time lapse embryo imaging-normal embryo division

Embryos are placed in a specific incubator in a specific plate and is observed at predetermined time

time lapse embryo imaging-abnormal embryo division

time lapse embryo imaging-abnormal embryo division

points using time lapse microscopy / photography. Photos are analyzed manually or through a computer and embryos are graded based on timely division of blastmeres (component cells). There is no evidence so far that pregnancy rate is improved above using morphology. There is extra cost associated with the use of the special plate and is also limited by the number of special incubators available.

PGS (Embryo Chromosome testing)

New forms of PGS (performing biopsy at the blastocyst stage) and more accurate platforms for analyzing the biopsied cells are available. However, the concept that better selection will lead to improved IVF results is far from certain.

It success of an IVF cycle is measured after transfer of fresh then frozen embryos till pregnancy ensues (cumulative success) ad patients are will to be patient for 1-2 more months, then any form of embryo selection, PGS or otherwise, will not improve the live birth rates. Moreover, PGS can be harmeful as it may misdiagnose the health of the embryos (see this article on PGS for details). PGS increases the expense of treatment $4000 to 6000

Embryo selection is maybe be able to improve the time to pregnancy, if embryos with the highest implantation potential are transferred first.

Based on the available evidence, judicious selection of embryos based on patient age, morphology and the use of extended culture to blastocysts are the standard of care in embryo selection after IVF. Two additional factors to consider is how robust is the freezing program of that specific lab (generally excellent all over the US) and the acceptability of fetal reduction by the couple. Liberal use of single embryo transfer when appropriate should be strongly considered. ‘New’ ideas should be subjected to rigorous scientific evaluations ‘fertility clinical trials’ before they are ready for routine use. Thus far, based on published evidence, embryo time lapse imaging and PGS should remain investigational.

Ovarian stimulation protocols for Low Responders prior to IVF

Ovarian stimulation protocols for Low Responders prior to IVF


Ovarian stimulation protocols for Low Responders prior to IVF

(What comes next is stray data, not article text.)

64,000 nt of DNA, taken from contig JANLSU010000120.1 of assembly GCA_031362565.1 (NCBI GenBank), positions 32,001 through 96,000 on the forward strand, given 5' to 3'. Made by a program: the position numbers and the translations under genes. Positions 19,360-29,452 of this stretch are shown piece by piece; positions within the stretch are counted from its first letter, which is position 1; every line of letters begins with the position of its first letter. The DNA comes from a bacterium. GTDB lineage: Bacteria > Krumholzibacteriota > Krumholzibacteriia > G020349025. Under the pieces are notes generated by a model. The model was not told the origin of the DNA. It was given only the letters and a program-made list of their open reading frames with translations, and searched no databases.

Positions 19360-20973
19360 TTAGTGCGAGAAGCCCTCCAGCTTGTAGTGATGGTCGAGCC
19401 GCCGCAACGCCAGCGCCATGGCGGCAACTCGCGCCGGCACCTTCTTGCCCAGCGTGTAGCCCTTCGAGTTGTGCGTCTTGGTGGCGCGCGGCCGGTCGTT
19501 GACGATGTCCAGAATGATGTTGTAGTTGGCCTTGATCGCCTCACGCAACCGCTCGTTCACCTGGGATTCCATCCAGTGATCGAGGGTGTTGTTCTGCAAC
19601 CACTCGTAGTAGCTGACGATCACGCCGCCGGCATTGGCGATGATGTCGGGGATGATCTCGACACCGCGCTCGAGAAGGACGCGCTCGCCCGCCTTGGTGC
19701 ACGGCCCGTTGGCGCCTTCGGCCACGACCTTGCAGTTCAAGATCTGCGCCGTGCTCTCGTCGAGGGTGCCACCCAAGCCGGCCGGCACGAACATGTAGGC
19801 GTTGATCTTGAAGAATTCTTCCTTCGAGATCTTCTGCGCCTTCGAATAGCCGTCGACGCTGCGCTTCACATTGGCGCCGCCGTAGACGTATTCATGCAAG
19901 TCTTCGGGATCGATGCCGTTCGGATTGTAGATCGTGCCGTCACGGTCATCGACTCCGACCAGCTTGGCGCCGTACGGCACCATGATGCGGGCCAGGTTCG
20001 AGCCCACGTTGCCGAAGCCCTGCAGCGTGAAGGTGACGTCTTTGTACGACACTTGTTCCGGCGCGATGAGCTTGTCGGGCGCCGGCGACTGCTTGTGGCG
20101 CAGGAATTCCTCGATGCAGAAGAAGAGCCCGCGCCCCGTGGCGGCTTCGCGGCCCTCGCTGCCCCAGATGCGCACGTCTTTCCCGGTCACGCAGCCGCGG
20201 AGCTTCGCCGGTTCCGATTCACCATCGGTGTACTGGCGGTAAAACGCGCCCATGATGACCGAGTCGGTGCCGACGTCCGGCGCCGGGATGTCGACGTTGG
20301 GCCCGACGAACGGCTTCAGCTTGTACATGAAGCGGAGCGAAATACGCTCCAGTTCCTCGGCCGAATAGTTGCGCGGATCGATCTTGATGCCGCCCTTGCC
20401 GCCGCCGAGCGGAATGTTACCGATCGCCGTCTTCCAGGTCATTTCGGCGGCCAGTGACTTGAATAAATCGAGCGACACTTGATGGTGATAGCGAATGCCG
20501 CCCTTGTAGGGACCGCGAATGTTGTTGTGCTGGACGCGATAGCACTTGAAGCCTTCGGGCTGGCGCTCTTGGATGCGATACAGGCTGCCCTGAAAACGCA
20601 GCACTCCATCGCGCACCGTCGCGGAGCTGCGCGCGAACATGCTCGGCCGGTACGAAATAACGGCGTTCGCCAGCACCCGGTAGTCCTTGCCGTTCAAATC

Flare lupron protocol with luteal priming (synchronization) for Low Responders prior to IVF


Ovarian Stimulation Protocols for Low Responders prior to IVF

Low response to controlled ovarian stimulation represent a significant fraction of IVF population presenting for fertility treatment. Low responders may represent 30% or more of women seeking IVF. The proportion may be larger in some areas due to delay in childbearing as a lifestyle choice. Low response to ovarian stimulation is commonly defined as producing 5 eggs or less after stimulation. While may factors may contribute to low response e.g smoking, prior surgery of the ovary, exposure to chemotherapy, the vast majority of are age related. Sometimes low response happens in younger women e.g 30 year old. Young low responders has a better chance of conceiving because their eggs, though few, are healthier (chromosomally normal) than older e.g >38 low responders.

Few strategies can increase egg yield and possibly egg quality in low responders,  usually employing one or a combination of

i. increasing the dose of gonadotropins,

ii. avoiding long lupron suppression before start of stimulation,

iii. adding an oral agent (clomid or letrozole),

iv. synchronizing follicles prior to start injections,

v. using androgen prior to cycle start and sometimes

vi. adding growth hormone.

There is no clear evidence to one protocol over the other. Increasing the dose above a total of 450 units per day does not seem to further increase egg yield in low responders. Some patients respond to one ovarian stimulation protocol over another. One example of low responder protocol is illustrated above. Estradiol and antagonist are used to synchronize the follicles before menses so that they are uniform in growth when stimulation starts. Short lupron is used (flare or microflare) to induce the release of internal gonadotropins. This is followed two days later by high dose of fertility medication (total 450 units per day).